I once drove a Dodge station wagon with faux wood paneling. Enough said.
Now that I’ve confessed to you, it’s your turn. When you’re in an argument with your kid, do you find yourself making statements that begin with “You never . . .?” I think we all do. I was working with a divorcing couple recently, and they asked me to help them communicate in a more respectful way. The wife felt unappreciated and said to the husband, “You never give me a compliment.” He immediately denied it, and why? Because she said “never.” It’s an absolute, and using it guarantees a push-back.
“You never put your dirty clothes in the hamper,” and “You never fill up the car after you’ve borrowed it” are other statements I often hear when I’m conducting a family mediation. What could these aggravated parents have said instead? What words would have better helped their cause?
Take yourself back in time to the first computer you ever purchased. Remember when you were told it had loads of memory and you’d never run out? And what about your first cell phone plan with limits on either minutes or data, or both? Although the sales associate assured you that you’d never use them up, how long did it take you before you did?
Hopefully, your alarm is now set to go off the next time a “never” statement is directed at you. When it happens (notice, I didn’t say “if it happens . . .), try to remember these three points:
- Don’t believe everything you’re hearing.
- Understand that you’re being baited, so don’t immediately answer by defending yourself.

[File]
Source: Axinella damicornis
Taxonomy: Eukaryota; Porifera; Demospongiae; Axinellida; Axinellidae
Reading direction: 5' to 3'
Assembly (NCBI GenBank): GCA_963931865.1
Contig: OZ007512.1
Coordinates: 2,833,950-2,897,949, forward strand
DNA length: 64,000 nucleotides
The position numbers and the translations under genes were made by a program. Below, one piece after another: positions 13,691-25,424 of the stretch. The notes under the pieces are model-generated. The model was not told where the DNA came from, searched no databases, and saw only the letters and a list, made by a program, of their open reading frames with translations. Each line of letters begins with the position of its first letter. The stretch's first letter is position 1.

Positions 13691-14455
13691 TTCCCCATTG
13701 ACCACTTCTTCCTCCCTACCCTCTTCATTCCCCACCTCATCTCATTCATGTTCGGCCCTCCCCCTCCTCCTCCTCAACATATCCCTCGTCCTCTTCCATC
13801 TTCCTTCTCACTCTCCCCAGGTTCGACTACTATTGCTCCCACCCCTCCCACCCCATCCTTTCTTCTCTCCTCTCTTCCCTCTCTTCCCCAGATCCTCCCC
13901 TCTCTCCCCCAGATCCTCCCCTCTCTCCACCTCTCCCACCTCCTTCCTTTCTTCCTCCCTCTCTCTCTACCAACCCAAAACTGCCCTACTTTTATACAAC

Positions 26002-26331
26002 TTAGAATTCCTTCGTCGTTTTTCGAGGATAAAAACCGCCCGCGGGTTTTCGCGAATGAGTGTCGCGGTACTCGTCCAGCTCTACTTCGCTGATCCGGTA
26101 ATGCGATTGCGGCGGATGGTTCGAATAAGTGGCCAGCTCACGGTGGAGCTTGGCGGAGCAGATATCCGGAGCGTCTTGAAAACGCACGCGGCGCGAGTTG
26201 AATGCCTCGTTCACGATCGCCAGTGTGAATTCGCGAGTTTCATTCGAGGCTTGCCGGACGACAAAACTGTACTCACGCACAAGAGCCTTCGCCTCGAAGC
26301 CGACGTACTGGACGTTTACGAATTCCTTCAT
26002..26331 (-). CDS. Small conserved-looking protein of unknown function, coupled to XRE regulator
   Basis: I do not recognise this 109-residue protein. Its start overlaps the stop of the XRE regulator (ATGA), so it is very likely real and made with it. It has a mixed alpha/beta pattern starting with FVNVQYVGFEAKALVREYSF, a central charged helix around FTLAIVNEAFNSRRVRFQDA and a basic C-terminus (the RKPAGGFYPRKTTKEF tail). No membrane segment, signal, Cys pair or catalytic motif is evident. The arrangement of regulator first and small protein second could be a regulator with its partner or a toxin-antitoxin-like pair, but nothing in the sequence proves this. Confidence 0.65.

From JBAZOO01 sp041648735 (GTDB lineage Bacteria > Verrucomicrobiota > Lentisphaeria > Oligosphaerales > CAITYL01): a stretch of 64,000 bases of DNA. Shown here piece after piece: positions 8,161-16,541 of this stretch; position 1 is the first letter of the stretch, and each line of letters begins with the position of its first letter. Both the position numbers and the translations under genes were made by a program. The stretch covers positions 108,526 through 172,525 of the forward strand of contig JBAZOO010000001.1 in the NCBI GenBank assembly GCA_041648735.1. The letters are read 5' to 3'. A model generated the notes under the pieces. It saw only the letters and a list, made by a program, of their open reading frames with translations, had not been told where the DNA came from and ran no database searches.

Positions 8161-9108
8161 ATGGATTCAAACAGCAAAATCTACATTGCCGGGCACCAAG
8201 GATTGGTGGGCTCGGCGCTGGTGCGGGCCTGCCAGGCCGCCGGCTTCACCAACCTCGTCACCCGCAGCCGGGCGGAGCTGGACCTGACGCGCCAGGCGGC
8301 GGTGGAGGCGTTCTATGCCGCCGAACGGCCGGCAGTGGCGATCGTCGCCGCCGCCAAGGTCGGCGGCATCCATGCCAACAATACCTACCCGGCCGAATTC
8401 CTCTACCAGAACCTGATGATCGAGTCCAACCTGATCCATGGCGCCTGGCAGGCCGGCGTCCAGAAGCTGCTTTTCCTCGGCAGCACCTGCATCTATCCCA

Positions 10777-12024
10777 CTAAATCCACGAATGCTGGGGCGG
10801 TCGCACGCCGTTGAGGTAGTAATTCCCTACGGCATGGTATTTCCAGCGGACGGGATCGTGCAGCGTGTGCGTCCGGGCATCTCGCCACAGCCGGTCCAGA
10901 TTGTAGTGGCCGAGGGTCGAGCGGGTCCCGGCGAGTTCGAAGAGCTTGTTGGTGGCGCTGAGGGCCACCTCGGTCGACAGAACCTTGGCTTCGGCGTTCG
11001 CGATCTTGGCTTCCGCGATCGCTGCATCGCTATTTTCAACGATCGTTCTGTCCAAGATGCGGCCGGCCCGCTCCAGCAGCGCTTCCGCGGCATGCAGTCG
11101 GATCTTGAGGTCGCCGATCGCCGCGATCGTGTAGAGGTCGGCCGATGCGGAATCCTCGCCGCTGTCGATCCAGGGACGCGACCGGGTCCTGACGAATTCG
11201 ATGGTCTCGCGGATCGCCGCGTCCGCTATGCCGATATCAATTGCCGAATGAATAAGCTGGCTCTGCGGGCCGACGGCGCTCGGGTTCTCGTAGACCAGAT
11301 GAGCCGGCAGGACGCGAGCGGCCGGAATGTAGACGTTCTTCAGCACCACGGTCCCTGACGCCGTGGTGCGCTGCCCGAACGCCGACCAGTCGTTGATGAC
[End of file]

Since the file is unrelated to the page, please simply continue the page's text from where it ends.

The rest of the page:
- Whatever you do, make sure you don’t respond with a “never” statement of your own.
Instead, try to figure out what the person is really saying and, more importantly, delicately remove yourself from the situation by asking for some thinking time before you respond. Asking for thinking time is definitely a good idea when you’re dealing with a trained salesperson. If you’re dealing with a family member or an employer, it’s imperative that you ask for thinking time if your instinct tells you the conversation could become verbally abusive.
In any event, I think we all need some wiggle room. Eliminating the “never” from your statements will guarantee that wiggle room, not to mention you’ll save face if your statement is called into question.
Obviously, there are occasions where using the word is acceptable. Here’s my list:
(1) I will never forget the 6,000,000 who died in the Holocaust.
(2) I will never forget 9/11.
(3) I will never use the “N” word.
When I started writing, I thought I’d have more than three things on my list. Turns out these are the most meaningful to me. And now I’m curious about your own list, so I’m inviting you to comment with some other examples of when you think it’s okay to say “never.”